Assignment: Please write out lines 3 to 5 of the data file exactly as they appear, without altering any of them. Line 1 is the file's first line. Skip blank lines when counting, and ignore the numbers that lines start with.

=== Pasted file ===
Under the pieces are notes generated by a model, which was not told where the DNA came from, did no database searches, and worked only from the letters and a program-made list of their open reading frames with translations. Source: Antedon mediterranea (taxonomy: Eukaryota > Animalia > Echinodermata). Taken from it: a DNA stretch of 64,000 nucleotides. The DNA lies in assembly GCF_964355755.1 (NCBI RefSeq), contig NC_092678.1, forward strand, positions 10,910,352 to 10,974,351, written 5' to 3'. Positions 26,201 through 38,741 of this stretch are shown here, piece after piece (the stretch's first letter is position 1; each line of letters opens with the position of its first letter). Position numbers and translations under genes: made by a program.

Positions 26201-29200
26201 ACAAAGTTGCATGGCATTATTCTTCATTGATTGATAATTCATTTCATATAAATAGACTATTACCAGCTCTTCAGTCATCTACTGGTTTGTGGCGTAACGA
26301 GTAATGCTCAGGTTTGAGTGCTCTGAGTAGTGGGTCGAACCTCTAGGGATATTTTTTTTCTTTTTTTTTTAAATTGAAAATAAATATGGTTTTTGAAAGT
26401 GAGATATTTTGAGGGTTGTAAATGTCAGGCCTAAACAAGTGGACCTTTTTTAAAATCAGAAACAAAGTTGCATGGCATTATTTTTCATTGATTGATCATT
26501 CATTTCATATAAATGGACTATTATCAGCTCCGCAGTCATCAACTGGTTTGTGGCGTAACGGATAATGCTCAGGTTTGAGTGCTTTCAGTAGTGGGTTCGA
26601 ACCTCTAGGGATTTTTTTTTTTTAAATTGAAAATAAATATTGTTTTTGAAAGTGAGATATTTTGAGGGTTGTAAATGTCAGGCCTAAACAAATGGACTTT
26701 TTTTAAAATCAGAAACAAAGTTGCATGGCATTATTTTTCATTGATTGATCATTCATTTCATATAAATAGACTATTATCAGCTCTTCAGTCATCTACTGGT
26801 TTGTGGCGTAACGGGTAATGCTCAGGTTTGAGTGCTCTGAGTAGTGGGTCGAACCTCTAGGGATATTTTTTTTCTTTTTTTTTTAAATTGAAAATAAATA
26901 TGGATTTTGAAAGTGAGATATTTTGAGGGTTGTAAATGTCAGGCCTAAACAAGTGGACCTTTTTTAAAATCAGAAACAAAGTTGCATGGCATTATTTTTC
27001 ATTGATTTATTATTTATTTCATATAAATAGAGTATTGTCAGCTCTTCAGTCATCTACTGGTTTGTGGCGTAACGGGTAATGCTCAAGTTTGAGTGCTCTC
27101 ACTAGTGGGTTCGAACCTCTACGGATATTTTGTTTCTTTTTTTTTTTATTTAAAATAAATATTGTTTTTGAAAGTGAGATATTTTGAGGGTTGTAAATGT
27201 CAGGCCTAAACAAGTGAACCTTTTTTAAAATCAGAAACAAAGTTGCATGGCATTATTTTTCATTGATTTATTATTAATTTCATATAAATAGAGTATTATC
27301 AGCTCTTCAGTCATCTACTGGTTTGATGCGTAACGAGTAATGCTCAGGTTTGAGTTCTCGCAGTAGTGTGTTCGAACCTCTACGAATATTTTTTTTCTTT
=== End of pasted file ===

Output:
26201 ACAAAGTTGCATGGCATTATTCTTCATTGATTGATAATTCATTTCATATAAATAGACTATTACCAGCTCTTCAGTCATCTACTGGTTTGTGGCGTAACGA
26301 GTAATGCTCAGGTTTGAGTGCTCTGAGTAGTGGGTCGAACCTCTAGGGATATTTTTTTTCTTTTTTTTTTAAATTGAAAATAAATATGGTTTTTGAAAGT
26401 GAGATATTTTGAGGGTTGTAAATGTCAGGCCTAAACAAGTGGACCTTTTTTAAAATCAGAAACAAAGTTGCATGGCATTATTTTTCATTGATTGATCATT